Alexander Lukashenko: First of all, on dictatorship. Have you ever thought that if this is dictatorship, then it is, first of all, the process when a person takes up a lot, almost all, major administrative functions and rules the country with determination? But if the person has taken up these powers, he bears responsibility as well. Have you seen many leaders who would pluckily assume responsibility? No. Some of my colleagues pay such a trick: when it comes to some negative things, they claim all the negative to result from the parliament’s bad legislative work and the government’s inadequate executive work. But when it comes to some positive things, they attribute them to themselves, the president. We have never done so. Yes, according to our Constitution, President coordinates and directs the activities of all the branches of power — executive, judicial and legislative. But this does not mean that I do the Parliament’s job and only I enact laws. Just like in the Russian Federation and other courtiers, we have special law-making procedures. President is authorized to submit a draft law, lodge an objection, set a veto or sign it. According to the Constitution, President is the Head of the State, but not the head of the executive power. I coordinate the work of all the branches of power. Right? The people supported this Constitution at the referendum. You may say that the people “made nothing of it” — Lukashenko proposed and the people agreed. Alright, let it be so.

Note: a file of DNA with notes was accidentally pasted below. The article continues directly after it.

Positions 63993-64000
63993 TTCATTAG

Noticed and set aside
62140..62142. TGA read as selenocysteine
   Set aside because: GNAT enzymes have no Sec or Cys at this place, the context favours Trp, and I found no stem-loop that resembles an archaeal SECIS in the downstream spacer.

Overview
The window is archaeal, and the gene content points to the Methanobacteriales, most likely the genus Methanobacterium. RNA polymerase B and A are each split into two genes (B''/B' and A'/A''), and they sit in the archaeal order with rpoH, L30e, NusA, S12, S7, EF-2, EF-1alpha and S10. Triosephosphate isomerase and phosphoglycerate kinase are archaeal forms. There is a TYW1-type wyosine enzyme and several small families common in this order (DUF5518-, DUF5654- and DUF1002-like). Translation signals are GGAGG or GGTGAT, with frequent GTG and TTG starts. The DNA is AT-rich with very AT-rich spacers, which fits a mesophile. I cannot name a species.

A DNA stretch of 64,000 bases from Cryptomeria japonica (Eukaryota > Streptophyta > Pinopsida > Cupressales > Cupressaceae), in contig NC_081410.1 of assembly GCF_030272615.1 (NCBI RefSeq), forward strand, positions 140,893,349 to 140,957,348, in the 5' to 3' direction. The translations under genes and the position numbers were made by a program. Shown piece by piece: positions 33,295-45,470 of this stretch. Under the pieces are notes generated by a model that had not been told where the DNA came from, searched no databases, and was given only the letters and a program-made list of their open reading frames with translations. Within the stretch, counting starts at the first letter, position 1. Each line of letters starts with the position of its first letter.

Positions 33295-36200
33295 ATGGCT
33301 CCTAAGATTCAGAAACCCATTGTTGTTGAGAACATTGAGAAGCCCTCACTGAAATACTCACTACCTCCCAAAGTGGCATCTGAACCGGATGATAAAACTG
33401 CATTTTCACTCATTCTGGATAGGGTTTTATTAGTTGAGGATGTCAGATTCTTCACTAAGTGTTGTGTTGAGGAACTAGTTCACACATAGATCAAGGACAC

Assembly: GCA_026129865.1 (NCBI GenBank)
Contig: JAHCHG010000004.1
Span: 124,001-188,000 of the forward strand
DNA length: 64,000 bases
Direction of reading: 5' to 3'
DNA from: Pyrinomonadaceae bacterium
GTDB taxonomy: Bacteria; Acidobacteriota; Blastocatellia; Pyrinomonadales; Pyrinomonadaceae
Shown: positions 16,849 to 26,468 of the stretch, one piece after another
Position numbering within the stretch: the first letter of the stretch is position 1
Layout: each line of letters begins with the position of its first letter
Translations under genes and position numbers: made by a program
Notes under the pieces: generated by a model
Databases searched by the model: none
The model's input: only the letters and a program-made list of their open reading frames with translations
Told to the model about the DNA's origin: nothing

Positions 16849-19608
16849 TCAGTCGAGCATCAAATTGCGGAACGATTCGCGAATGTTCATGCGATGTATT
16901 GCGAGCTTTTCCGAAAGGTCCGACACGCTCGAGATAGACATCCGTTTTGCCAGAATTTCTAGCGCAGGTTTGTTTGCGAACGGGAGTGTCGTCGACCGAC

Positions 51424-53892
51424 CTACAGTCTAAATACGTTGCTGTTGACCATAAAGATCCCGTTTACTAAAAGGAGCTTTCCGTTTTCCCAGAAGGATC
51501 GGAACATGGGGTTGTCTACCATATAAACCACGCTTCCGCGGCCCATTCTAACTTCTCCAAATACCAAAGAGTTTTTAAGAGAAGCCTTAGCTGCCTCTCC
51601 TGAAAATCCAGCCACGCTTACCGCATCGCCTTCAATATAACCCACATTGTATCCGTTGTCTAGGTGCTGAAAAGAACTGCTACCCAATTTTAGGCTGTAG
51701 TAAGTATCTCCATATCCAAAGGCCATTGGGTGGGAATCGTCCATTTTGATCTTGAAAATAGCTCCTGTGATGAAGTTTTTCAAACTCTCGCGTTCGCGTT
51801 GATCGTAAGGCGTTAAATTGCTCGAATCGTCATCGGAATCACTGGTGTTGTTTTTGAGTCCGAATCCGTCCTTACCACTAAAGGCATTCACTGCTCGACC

But I assumed responsibility first of all. That is why you should not think that, if someone calls me “a dictator”, this is the very truth. President of Belarus is a person that has immense powers and is liable for that, including criminal liability as well. I am no eternal President. OK, I will not be “made accountable” today, but if I have “overreached myself”, I will be “made accountable” tomorrow. And any head of the state knows about it. I am not at all afraid of that, because I’ve been pursuing a sound policy to the benefit of the people and I have done nothing wrong to be “made accountable” for.
A place in the small world
At the end of December 2005 Belarusian President Alexander Lukashenko gave an interview to “Rossiyskaya Gazeta” (“Russian Paper”). We are publishing it here in concise form